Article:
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United States Patent Application 20180135073
Kind Code A1
Chen; Fuqiang ;   et al. May 17, 2018

CRISPR-BASED GENOME MODIFICATION AND REGULATION

Abstract

The present invention provides methods for modifying chromosomal sequences. In particular, methods are provided for using RNA-guided endonucleases or modified RNA-guided endonucleases to modify targeted chromosomal sequences.


Inventors: Chen; Fuqiang; (St. Louis, MO) ; Davis; Gregory D.; (St. Louis, MO)
Applicant:
Name City State Country Type

SIGMA-ALDRICH CO. LLC

St. Louis

MO

US
Family ID: 1000003111707
Appl. No.: 15/653136
Filed: July 18, 2017


Related U.S. Patent Documents

Application NumberFiling DatePatent Number
14213895Mar 14, 2014
15653136
61794422Mar 15, 2013

Current U.S. Class: 1/1
Current CPC Class: C07K 2319/09 20130101; C12N 15/85 20130101; C12N 15/902 20130101; C12N 9/22 20130101
International Class: C12N 15/85 20060101 C12N015/85; C12N 15/90 20060101 C12N015/90; C12N 9/22 20060101 C12N009/22

Claims



1. A method for modifying a chromosomal sequence in a cell or embryo, the method comprising introducing into the cell or embryo (a) two or more RNA-guided endonucleases or nucleic acid encoding two or more RNA-guided endonucleases and (b) two or more guiding RNAs or DNA encoding two or more guiding RNAs, wherein each guiding RNA guides one of the RNA-guided endonucleases to a targeted site in the chromosomal sequence and the RNA-guided endonuclease cleaves at least one strand of the chromosomal sequence at the targeted site.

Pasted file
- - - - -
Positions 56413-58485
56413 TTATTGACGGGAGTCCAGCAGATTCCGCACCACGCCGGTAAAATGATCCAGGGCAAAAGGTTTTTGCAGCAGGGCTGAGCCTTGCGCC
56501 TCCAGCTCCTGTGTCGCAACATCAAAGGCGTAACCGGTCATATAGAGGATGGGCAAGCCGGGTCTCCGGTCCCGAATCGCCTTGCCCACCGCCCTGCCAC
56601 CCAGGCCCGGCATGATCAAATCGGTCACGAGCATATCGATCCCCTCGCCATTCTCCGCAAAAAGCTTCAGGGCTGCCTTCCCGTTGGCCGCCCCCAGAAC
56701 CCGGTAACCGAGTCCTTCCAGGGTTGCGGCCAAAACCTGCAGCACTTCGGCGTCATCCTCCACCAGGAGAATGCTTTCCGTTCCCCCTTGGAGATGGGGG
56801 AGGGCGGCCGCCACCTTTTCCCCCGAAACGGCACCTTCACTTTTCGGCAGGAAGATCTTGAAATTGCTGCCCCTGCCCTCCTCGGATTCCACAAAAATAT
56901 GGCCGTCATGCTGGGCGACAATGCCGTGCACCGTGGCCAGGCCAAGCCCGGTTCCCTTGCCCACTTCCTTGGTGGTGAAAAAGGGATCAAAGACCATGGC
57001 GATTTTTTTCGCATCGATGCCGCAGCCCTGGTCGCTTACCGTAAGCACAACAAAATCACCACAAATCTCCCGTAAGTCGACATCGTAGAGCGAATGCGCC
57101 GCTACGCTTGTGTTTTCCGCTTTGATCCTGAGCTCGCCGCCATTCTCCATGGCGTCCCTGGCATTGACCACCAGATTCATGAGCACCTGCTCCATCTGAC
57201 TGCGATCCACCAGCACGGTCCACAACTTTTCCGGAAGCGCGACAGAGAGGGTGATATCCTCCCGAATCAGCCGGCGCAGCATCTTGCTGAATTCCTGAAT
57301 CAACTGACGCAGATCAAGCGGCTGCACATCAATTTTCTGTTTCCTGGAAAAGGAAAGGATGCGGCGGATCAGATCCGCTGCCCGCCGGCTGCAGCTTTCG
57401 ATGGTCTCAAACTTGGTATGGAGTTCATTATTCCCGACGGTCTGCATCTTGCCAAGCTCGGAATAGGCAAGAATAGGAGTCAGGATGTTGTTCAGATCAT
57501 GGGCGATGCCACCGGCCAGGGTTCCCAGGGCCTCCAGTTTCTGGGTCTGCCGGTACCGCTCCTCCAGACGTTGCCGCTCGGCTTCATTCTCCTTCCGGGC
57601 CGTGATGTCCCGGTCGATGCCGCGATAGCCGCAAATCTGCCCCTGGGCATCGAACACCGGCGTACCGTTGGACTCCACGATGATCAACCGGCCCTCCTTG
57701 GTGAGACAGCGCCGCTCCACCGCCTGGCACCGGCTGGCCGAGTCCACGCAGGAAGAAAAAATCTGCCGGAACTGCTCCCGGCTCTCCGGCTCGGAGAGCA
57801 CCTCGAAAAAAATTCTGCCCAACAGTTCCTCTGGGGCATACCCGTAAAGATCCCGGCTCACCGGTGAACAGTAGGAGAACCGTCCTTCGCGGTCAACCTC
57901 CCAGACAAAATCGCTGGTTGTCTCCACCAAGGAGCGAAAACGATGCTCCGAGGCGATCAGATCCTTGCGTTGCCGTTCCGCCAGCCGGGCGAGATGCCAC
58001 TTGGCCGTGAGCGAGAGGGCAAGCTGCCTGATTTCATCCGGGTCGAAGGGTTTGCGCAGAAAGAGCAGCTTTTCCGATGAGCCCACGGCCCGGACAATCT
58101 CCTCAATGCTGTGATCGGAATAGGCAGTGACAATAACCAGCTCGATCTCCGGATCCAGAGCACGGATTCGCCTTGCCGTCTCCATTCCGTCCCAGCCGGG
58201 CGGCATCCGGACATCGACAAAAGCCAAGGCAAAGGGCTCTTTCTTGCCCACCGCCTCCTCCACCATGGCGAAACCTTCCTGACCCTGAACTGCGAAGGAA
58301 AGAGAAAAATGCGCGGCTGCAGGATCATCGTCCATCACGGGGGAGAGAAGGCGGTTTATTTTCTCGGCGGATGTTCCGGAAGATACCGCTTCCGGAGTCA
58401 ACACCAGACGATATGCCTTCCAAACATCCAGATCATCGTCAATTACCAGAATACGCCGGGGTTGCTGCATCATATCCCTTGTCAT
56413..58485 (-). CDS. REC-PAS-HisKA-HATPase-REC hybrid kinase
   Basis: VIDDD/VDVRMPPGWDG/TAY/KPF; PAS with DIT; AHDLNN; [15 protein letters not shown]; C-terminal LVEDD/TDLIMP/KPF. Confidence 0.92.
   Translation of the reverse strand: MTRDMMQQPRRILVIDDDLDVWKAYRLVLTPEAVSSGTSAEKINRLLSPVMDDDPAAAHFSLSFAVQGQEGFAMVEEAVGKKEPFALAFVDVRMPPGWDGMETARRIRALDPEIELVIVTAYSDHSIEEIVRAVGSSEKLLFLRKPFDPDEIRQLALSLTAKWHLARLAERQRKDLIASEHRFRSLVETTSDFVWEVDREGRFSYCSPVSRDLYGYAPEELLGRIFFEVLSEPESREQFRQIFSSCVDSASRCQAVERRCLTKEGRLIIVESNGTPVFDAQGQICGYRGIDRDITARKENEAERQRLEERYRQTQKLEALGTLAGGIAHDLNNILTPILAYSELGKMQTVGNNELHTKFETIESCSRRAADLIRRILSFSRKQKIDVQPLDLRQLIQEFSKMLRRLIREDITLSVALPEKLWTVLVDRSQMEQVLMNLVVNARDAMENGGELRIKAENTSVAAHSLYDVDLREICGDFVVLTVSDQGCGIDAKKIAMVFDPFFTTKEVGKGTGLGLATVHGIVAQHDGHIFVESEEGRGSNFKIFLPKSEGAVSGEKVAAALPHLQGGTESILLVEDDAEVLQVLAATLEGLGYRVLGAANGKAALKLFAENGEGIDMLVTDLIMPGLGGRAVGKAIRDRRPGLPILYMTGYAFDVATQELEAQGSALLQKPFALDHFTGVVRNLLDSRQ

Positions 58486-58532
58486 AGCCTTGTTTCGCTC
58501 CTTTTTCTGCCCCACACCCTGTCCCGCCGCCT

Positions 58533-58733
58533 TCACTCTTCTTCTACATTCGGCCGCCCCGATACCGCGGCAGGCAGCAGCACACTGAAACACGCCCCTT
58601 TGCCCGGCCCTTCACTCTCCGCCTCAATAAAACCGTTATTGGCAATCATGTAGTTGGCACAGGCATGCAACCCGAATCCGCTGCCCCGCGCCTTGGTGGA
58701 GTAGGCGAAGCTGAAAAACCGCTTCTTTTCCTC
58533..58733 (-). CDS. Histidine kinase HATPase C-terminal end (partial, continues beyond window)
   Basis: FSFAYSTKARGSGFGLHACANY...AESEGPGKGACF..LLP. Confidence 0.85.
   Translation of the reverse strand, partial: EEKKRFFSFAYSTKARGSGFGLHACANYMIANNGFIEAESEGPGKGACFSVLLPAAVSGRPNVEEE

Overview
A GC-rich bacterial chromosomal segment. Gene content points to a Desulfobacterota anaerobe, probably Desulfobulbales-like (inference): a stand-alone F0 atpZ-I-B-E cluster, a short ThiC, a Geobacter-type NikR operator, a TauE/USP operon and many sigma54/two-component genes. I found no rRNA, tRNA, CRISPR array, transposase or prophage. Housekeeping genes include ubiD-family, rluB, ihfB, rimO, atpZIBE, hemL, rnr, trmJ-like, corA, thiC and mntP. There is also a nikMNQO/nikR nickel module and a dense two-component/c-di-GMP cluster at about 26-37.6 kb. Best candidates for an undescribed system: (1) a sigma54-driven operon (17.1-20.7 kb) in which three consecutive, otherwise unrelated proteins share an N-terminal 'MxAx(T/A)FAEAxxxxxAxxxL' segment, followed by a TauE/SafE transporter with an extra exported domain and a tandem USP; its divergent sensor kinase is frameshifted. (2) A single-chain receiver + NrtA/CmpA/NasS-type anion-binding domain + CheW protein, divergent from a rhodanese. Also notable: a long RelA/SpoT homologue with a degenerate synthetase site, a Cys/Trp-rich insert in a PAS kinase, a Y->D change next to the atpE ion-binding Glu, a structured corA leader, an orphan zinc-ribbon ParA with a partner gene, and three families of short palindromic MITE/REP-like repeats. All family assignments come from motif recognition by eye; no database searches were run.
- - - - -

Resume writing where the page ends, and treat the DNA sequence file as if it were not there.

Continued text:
2. The method of claim 1, wherein each RNA-guided endonuclease is derived from a Cas9 protein and comprises at least two nuclease domains.

3. The method of claim 2, wherein one of the nuclease domains of each of the two RNA-guided endonucleases is modified such that each RNA-guided endonuclease cleaves one strand of a double-stranded sequence, and wherein the two RNA-guided endonucleases together introduce a double-stranded break in the chromosomal sequence that is repaired by a DNA repair process such that the chromosomal sequence is modified.

4. The method of claim 1, wherein each RNA-guided endonuclease introduces a double-stranded break in the chromosomal sequence that is repaired by a DNA repair process such that the chromosomal sequence is modified.